• Deceased Fall-Guy Gambit: The dirty cops plant a gun in the black teenagers' car to confirm Murray's story that they were armed and shooting at him, but it's immediately foiled by an angry paramedic who tosses the gun away.
  • Did Not Get the Girl: Freddy loves Liz (the girl he saved when he lost half of his hearing in the Backstory), but she married another man. Even after his death, she leaves town while being on somewhat poor terms with Freddy.
  • Dirty Cop: It doesn't take long to figure this out regarding most of the cast.
  • Disney Villain Death: Joey Randone gets this off camera.
  • Dogged Nice Guy: Freddy.
  • Establishing Character Moment: The Sheriff's honesty is established in an early scene where he's in need of quarters and opens a parking meter's coin box to break his dollar, leaving the bill folded up inside when he's done.
  • Even Evil Has Standards: Randone is a Dirty Cop and Domestic Abuser, but he's rattled by Ray's decision to sacrifice his nephew's life.
  • Extreme Doormat: Freddy once again. His admiration for the NYPD, Ray and the fact he looks the other way when they commit criminal acts just reeks of subservience. Freddy has hearing problems, but his aim with a pistol establishes that his vision is outstanding, so there's no doubt whatsoever that he saw and identified Babitch looking at him in the back of Ray's car. Not to mention he has no problem with the fact they have VERY little respect his authority.
  • Faking the Dead: After an attempt to plant fake evidence fails, Murray and the dirty cops fake the former's suicide by pretending he jumped off the bridge while hiding in the back of one of their cars.
  • Floating Head Syndrome
  • Gone Horribly Right: Figgsy burns down his own house in a way that makes it come off like an accidental electrical fire to get the insurance money for it which he could then use to leave with his girlfriend Monica and get a fresh new start elsewhere. Unfortunately, while the fire worked well enough that no one other than Freddy realized it was arson and Figgsy got the insurance money, Monica had come by earlier that evening (Figgsy had planned to do it that day because she’d be at a friend’s house) wanting to tell Figgsy something, and ended up getting caught in the fire and dying from the severe burns she sustained. Figgsy’s reaction when he sees her die and his state of grief afterwards makes it clear he deeply regrets what happened, not even being sure whether it was worth it.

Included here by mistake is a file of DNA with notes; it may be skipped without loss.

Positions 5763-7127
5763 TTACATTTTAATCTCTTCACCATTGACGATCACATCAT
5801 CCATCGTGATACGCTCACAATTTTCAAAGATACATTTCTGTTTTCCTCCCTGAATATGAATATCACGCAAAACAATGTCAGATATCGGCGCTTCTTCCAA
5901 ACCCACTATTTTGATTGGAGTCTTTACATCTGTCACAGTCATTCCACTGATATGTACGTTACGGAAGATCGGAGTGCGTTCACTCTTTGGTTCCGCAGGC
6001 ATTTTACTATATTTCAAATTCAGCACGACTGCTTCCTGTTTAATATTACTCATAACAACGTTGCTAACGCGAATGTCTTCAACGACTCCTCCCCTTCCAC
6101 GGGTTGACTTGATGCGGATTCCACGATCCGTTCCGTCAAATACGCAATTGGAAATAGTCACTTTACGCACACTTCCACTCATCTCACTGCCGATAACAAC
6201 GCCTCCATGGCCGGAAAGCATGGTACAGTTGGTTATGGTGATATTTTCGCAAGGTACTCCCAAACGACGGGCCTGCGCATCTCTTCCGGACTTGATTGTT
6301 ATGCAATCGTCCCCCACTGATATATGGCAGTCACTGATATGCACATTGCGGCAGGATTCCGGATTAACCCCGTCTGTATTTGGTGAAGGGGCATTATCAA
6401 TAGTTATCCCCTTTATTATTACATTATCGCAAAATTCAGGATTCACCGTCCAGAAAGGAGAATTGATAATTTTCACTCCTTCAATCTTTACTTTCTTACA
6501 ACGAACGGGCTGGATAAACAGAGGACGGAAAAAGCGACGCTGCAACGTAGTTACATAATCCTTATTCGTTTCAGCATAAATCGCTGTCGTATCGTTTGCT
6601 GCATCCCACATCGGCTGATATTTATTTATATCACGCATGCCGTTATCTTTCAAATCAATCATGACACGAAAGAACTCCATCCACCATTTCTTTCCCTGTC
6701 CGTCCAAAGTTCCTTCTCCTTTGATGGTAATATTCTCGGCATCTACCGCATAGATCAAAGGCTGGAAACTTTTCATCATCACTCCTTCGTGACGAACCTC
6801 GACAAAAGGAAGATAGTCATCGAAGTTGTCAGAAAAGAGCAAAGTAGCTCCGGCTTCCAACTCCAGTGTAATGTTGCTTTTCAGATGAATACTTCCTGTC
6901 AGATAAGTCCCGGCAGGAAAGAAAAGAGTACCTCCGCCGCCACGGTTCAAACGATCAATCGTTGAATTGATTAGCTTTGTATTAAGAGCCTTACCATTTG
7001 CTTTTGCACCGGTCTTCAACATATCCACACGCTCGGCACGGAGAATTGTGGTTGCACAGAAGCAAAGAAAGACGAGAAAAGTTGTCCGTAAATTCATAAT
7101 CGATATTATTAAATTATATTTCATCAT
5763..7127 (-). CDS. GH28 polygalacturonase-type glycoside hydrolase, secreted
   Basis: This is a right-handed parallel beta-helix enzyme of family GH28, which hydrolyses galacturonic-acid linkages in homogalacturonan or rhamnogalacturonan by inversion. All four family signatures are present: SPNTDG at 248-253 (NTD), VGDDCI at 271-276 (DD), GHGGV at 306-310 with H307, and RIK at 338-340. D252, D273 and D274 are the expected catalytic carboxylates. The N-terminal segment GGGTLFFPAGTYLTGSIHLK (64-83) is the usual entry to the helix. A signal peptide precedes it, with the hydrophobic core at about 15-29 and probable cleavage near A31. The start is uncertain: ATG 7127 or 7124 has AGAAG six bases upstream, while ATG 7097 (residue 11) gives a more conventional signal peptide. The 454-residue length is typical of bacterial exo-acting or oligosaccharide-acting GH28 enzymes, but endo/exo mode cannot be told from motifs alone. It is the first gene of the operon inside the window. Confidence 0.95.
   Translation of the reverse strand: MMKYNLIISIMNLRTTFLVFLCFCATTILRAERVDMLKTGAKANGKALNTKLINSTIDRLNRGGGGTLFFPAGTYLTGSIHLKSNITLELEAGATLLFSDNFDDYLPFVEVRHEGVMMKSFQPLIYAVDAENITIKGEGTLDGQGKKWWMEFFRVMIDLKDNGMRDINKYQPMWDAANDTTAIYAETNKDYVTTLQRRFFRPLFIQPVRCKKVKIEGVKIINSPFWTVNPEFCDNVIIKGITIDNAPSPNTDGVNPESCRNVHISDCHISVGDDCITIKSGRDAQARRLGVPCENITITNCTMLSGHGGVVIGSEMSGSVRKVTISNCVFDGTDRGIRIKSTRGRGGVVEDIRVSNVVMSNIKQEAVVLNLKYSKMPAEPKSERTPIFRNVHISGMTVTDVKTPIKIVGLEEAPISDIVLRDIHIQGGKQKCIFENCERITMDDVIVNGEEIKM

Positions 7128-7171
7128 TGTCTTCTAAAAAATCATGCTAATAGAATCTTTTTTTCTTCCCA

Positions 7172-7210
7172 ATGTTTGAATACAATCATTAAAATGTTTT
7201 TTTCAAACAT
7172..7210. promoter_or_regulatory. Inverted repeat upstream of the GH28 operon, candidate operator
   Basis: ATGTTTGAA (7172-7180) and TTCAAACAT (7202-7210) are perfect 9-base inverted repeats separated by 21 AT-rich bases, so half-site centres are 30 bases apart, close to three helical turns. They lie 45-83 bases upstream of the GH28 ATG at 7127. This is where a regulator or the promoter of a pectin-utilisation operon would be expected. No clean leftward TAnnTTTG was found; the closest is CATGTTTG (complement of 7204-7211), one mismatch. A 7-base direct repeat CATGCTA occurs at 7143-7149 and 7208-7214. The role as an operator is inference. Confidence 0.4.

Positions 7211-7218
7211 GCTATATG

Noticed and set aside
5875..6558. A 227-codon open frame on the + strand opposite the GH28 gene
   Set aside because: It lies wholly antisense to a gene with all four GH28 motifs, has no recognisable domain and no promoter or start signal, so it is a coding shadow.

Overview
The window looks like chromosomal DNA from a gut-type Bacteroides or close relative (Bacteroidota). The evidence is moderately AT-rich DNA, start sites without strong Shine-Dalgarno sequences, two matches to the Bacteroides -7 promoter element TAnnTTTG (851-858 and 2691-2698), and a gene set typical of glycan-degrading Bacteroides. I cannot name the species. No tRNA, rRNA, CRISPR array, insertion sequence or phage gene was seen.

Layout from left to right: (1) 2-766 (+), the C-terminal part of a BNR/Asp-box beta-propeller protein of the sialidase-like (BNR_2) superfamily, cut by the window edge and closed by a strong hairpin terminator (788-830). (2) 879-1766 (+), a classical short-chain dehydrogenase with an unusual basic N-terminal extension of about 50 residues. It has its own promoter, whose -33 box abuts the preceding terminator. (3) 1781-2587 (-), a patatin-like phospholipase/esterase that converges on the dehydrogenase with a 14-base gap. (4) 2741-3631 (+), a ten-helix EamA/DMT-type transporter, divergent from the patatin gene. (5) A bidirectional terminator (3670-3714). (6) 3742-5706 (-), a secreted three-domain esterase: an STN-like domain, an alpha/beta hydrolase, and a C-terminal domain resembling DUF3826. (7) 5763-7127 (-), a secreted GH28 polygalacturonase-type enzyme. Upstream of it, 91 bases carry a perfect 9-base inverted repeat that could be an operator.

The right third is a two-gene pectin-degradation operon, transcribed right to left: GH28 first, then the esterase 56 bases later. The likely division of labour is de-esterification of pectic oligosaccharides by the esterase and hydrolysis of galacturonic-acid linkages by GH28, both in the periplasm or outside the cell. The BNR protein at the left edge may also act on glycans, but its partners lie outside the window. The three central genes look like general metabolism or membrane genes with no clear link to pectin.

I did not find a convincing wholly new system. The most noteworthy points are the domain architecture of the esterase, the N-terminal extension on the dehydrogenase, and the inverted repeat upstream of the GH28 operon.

• Greater-Scope Villain: Mob boss Toy Torillo is the man all of the dirty cops are working for, but he only appears in a couple of newspaper photos and isn't directly involved in the central intrigue surrounding Murray Babitch.
  • Heel–Face Turn: Gary Figgis near the end of the film, represented by literally slamming on his brakes as he's leaving town.
  • Idiot Ball: Yes, the shooting was unjustified and Murray was driving drunk and Donlan's group used corrupt means to cover up what really happened, but it was still a very dumb move for the motorist to brandish a steering wheel lock at Murray as if it was a shotgun after Murray showed him his badge, which should have clued him in that Murray could be armed.
  • Internal Affairs: Given the storyline, they're naturally involved.
  • Jerkass: Most of the Dirty Cops are this but Randone and Rucker take the cake as the both of them are MASSIVE douches especially Randone as he not only physically and verbally his wife but cheats on her with Ray’s wife Rose...
  • Jerkass Has a Point: Tilden may sound like an asshole when he grills Freddy about not really being a cop and not having much to do in patrolling the town, but he is right the locals have no respect for his authority, and due to the town being populated with cops, (who are backed by the mob) criminals just avoid it at all costs.
  • Jerk with a Heart of Gold:
    • Tilden might be curt and somewhat abrasive but he’s dedicated to his job and wants to expose the charade that Garrison really is.